US: Iran strike 'off table' for now

Defense official says Washington hopes talks, sanctions will suffice.

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NEW YORK – The United States has ruled out an attack on Iran’s nuclearprogram in the short term, a top Defense Department official said onWednesday.
Instead, the US will focus on negotiations withTeheran and continue its aggressive pursuit of United Nations sanctionsagainst the Islamic regime.
“Military force is an option of lastresort,” Undersecretary of Defense for Policy Michele Flournoy toldreporters during a briefing in Singapore. “It’s off the table in thenear term.”
Flournoy said the US has not seen Iran engageproductively. But, “right now the focus is a combination of engagementand pressure in the form of sanctions.”
Israeli officials, whohave called for tough sanctions on Iran, did not immediatelyrecalibrate their policy, and emphasized their strategic partnershipwith the US.
“I think there’s a growing understanding in the USand in the international community that everything has to be done tostop the Iranian nuclear program, the sooner the better,” one Israeliofficial said.
“The important thing is to keep our eyes on theball and to continue this very close dialogue and interchange with theadministration… to make sure the international community will reallybring about sanctions on Iran as soon as possible.”
A Pentagonspokesman clarified on Wednesday that American military action againstIran remains an option even as the United States pursues diplomacy andsanctions to halt the country’s nuclear program.
“We are nottaking any options off the table as we pursue the pressure andengagement tracks,” Pentagon Press Secretary Geoff Morrell said. “Thepresident always has at his disposal a full array of options, includinguse of the military... It is clearly not our preferred course of actionbut it has never been, nor is it now, off the table.”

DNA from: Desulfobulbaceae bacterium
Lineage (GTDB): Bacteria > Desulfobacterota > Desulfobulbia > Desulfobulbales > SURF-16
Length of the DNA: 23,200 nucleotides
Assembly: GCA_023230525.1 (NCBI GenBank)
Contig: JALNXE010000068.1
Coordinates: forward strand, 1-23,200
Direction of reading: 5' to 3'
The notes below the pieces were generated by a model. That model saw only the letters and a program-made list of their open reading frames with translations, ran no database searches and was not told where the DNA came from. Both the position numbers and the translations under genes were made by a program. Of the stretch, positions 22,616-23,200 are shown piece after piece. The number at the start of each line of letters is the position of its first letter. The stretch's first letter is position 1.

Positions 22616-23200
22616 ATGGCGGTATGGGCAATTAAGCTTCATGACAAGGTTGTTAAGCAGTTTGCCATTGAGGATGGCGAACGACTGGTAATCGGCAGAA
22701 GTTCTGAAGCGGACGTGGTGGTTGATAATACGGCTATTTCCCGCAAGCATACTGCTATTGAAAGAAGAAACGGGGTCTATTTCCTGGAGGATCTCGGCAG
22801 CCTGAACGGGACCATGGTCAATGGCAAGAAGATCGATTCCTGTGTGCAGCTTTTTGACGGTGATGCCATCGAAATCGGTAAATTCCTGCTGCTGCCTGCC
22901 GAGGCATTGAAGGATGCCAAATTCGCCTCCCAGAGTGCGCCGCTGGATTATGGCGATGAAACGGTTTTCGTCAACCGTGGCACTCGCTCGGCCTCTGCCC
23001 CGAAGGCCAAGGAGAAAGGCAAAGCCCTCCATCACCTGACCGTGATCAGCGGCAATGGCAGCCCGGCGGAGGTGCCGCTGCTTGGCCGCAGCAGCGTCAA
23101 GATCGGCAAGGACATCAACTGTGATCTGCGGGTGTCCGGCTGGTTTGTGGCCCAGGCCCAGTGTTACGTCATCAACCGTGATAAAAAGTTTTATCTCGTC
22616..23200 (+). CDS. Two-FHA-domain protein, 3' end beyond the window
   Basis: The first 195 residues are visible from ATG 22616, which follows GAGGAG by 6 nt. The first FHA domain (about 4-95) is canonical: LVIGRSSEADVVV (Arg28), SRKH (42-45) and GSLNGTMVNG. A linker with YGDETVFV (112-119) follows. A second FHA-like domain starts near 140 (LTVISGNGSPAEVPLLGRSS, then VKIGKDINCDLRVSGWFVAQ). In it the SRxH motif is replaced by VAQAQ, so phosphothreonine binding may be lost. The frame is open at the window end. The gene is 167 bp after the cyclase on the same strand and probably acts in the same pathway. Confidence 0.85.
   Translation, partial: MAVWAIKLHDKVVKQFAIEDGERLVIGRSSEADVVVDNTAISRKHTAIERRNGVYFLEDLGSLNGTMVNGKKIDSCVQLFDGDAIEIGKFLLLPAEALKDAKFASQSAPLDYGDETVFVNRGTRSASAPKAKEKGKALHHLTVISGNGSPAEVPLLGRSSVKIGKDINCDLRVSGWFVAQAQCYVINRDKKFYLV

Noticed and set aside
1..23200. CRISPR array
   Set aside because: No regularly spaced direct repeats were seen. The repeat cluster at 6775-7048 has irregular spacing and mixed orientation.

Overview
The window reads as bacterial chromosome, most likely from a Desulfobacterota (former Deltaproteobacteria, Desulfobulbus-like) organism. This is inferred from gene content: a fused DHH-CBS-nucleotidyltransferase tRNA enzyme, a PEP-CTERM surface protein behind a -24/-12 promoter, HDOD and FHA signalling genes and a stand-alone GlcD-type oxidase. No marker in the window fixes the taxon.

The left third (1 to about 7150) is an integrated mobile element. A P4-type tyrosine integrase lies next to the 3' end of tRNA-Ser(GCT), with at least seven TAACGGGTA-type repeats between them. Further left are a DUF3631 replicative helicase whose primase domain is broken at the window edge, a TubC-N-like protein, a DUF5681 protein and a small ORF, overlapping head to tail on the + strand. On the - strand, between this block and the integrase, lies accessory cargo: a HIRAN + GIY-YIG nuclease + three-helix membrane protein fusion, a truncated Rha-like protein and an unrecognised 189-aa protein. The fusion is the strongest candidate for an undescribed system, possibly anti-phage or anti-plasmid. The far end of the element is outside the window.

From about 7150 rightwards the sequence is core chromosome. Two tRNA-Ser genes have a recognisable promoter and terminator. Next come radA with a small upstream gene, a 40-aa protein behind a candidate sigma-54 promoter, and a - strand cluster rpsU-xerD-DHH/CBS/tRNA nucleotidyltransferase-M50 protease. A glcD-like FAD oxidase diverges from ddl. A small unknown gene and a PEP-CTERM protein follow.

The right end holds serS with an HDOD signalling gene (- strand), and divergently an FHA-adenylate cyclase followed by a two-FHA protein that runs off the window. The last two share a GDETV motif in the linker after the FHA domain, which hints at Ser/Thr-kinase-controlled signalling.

He was responding to Flournoy’s earlier statements in Singapore.
Morrellsaid the military is “very confident” it could protect the US from aIranian ballistic missile strike. The US defense system based inCalifornia and Alaska is “sufficient to protect us from such a threat,he told reporters.
Last week, Israeli Ambassador to the UN Gabriela Shalev, urged the Security Council to act on Iran in a timely manner.
“Themost alarming danger is that Iran continues to pursue nuclear weaponscapabilities, while mocking the diplomatic overtures of theinternational community,” she said. “This council has an obligation totranslate this consensus into timely and effective action.”
In recent months, the US has accelerated its pursuit of Security Council sanctions against Iran over its nuclear program.
“Theurgency of the threat and the catastrophic consequences of even asingle act of nuclear terrorism demand an effort that is at once boldand pragmatic,” US President Obama said last week in Washington, as 47nations signed a pact to secure the nuclear materials worldwide withinfour years.
Under a new Nuclear Posture Review, the US pledgedthat Iran and North Korea would become “more isolated” as part of a newpolicy that restricts American use of nuclear weapons.
But earlier this week, Foreign Minister Manouchehr Mottaki said Iran wants direct talks with Security Council members.
Previously,Iran rejected UN-backed proposals that would give Teheran nuclear fuelrods in exchange for its lower-level enriched uranium. Supporters ofthe plan think it would prevent Iran from making nuclear weapons.
In an editorial on Tuesday, The New York Times called to speed up sanctions.
“Iranis especially vulnerable now, both economically and politically. Itsleaders will be watching carefully, especially to see what its longtimetrading partners and enablers in Russia and China do,” the Times wrote.
Butthe editorial board claimed a military attack would be a “disaster,”and quoted Adm. Mike Mullen, the chairman of the Joint Chiefs of Staff,telling reporters on Sunday that military options would “delay” Iran’snuclear program. “That doesn’t mean the problem is going to go away,”he said.
On Wednesday, Iran’s state TV announced that the Revolutionary Guardwould conduct large-scale war games in the Strait of Hormuz.
The three-day military maneuvers are meant to “safeguard security” inthe region, the Guard’s deputy chief Hossein Salami was quoted assaying.
The announcement added fuel to tension with the West. In the past, Iran has threatened to close the strait if attacked.
Salami said the war games sought to demonstrate Iran’s role in thewaterway, through which about 40 percent of the world’s oil and energysupply passes.
AP contributed to this report.